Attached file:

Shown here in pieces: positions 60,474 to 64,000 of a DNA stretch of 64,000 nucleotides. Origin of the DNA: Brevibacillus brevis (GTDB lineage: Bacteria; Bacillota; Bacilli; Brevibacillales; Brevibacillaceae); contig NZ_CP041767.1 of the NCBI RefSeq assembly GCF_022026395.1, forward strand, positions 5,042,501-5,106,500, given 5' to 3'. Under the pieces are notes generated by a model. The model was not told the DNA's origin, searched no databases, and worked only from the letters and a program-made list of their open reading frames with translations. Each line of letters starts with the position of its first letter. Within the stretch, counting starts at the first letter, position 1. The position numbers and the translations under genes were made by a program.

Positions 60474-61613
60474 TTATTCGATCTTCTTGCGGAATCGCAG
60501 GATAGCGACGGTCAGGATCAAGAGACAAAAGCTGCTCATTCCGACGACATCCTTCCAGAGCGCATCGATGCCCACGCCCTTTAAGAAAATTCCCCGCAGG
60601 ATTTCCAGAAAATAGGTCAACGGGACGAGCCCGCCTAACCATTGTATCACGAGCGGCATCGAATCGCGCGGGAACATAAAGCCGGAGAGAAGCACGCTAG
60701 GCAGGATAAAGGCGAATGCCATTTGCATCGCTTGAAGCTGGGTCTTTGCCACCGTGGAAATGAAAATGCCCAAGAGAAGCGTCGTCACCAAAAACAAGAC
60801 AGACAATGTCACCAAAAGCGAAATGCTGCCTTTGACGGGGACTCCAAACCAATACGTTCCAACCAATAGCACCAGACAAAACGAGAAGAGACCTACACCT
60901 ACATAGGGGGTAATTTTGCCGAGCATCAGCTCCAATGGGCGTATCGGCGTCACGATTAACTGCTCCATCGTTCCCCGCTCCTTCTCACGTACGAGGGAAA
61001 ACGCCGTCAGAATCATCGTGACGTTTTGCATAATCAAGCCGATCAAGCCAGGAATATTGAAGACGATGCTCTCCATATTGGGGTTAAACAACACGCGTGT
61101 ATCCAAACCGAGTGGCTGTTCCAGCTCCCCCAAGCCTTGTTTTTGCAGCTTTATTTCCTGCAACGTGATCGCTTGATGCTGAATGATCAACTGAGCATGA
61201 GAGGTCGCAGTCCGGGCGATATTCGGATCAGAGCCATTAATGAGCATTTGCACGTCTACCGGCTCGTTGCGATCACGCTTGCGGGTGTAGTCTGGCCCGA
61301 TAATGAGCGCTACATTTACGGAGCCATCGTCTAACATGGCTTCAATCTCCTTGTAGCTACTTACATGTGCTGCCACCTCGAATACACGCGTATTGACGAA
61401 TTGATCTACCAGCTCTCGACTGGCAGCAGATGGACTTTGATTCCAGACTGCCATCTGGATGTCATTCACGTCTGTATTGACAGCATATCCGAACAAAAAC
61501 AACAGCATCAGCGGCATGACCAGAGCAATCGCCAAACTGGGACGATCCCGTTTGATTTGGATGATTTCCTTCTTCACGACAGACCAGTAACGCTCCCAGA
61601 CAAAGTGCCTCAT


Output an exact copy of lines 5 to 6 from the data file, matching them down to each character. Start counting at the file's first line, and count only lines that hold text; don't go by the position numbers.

60601 ATTTCCAGAAAATAGGTCAACGGGACGAGCCCGCCTAACCATTGTATCACGAGCGGCATCGAATCGCGCGGGAACATAAAGCCGGAGAGAAGCACGCTAG
60701 GCAGGATAAAGGCGAATGCCATTTGCATCGCTTGAAGCTGGGTCTTTGCCACCGTGGAAATGAAAATGCCCAAGAGAAGCGTCGTCACCAAAAACAAGAC